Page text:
Horst Schultze, the former president of the Ritz-Carlton hotel chain said, ”The most important time in an employee’s career is the first 40 hours.” How much thought have you given to this crucial period? Today’s Challenge: What to include in new employee orientation?
To start the conversation let me say, every employee has an orientation – formal or informal. The opportunity you and I have as leaders is to think strategically and leverage this time for the benefit of the employee and the organization.
I don’t believe there’s a formula for a successful new employee orientation. I do believe there are a few principles and some key questions that may help as you create your own program.
Orientation starts before the class. When a new employee arrives, is there a designated workstation or office? Is their workspace furnished? Do they already have business cards? Has a computer already been assigned? Does it appear that you’ve prepared for their arrival?
Involve senior leaders whenever possible. Let’s face it a message delivered by a senior leader carries more weight than when the same message is delivered by a middle manager. Horst did the opening session of orientation at each of their new hotels. Dan Cathy, President of Chick-fil-A, invests an entire day with all new employees.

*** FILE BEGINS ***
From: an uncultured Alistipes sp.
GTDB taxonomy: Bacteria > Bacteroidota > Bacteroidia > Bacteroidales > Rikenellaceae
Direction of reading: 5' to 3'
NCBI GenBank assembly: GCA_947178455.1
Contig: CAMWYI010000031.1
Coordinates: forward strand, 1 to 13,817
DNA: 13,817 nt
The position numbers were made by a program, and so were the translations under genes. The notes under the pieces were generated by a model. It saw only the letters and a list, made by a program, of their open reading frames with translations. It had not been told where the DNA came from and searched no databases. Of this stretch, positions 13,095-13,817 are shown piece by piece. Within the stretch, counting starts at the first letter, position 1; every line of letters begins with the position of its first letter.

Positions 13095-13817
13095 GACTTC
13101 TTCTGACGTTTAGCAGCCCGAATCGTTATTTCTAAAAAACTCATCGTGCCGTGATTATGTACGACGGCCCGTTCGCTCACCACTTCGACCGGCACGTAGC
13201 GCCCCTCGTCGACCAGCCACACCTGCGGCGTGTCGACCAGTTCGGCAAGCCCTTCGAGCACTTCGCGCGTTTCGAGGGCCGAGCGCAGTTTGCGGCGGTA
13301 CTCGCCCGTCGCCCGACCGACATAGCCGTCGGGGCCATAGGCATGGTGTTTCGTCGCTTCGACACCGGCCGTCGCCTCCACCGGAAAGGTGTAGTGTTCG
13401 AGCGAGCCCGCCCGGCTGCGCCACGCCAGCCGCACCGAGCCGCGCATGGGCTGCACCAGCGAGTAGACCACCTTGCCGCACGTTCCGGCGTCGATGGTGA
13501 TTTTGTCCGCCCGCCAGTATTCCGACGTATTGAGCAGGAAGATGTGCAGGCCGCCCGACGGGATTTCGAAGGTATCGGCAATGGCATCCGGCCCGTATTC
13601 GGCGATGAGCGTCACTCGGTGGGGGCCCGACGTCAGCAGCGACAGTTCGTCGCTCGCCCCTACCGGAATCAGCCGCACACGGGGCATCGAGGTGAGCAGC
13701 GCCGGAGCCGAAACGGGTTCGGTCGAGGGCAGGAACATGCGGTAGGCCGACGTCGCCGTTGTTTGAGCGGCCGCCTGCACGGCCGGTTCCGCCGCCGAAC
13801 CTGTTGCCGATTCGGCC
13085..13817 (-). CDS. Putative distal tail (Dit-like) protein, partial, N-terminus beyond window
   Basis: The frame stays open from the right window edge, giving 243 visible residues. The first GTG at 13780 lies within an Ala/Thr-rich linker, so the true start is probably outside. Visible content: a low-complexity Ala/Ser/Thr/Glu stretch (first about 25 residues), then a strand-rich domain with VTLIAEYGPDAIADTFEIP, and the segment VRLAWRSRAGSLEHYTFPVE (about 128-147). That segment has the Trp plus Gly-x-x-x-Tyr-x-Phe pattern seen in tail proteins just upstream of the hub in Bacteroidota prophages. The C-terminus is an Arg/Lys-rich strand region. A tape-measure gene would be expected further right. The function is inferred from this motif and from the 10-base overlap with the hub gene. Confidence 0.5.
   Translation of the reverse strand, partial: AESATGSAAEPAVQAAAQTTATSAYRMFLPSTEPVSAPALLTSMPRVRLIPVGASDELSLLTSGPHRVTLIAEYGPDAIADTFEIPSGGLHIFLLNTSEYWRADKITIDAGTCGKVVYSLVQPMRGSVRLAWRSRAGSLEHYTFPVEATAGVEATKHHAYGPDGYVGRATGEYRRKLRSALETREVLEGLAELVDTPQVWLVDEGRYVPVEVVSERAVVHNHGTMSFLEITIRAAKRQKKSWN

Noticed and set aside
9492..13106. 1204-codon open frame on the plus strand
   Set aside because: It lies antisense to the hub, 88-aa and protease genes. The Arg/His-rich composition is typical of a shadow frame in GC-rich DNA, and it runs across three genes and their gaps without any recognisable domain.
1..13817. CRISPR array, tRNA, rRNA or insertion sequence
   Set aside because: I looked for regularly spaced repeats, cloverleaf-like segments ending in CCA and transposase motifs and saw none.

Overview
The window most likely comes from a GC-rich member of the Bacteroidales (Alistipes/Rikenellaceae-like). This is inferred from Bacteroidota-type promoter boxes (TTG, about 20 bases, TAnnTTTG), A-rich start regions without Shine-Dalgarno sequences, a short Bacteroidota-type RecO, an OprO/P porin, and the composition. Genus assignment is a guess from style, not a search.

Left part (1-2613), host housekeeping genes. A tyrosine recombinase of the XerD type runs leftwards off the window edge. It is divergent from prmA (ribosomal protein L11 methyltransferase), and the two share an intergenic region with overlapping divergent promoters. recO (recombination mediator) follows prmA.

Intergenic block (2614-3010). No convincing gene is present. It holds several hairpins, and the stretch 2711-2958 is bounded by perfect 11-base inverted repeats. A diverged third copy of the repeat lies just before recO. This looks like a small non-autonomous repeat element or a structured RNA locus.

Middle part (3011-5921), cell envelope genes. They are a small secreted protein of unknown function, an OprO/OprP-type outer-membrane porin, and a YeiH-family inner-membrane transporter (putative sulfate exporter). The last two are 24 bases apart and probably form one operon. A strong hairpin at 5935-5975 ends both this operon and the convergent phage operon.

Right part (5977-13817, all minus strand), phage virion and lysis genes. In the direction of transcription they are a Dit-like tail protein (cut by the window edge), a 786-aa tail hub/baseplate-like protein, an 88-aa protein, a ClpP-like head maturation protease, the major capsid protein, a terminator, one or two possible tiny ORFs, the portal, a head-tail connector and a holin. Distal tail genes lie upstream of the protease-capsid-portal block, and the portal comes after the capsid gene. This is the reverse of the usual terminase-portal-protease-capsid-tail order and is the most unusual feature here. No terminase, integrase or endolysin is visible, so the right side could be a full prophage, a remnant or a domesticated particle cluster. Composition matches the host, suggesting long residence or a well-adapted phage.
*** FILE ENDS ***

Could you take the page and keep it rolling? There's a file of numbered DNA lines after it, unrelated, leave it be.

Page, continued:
Use the time to establish context. This can include the history of the organization, significant accomplishments and milestones, the competitive landscape, current strategic priorities, annual plans, etc.
Showcase the Vision, Mission and Core Values. These things are foundational! If you don’t let people know what’s important and why, they’ll spend weeks or months trying to figure it out.
Talk about the cultural norms. What do people need to know to be successful? Is there a dress code – official or unofficial? Does correspondence need to adhere to a particular style guide? Are people expected to be early to meetings? Is email preferred over text messages?
Proactively answer questions. Think about the questions you’ve historically received from new employees in their first 30 – 90 days. Go ahead and answer those questions early for new employees.
Constantly evaluate your orientation. Get feedback from new employees. Get feedback from senior leaders. Benchmark other organizations. If you can, participate in other organizations’ new hire programs. I’ve personally learned a lot about this topic by seeing what other organizations are doing.
Orientation extends beyond the class. What can you do to help people after the class? Should you assign each new person a buddy or training partner? Should you have a monthly or quarterly “lunch and learn” to expose new hires to other members of your staff? Are there written materials you can share?
Time invested in helping new employees get up to speed quickly will pay huge dividends.[GLS_Shield]
Author: Mark Miller
Mark is a business leader, author, communicator, photographer, husband, and father. He spends his time helping leaders grow.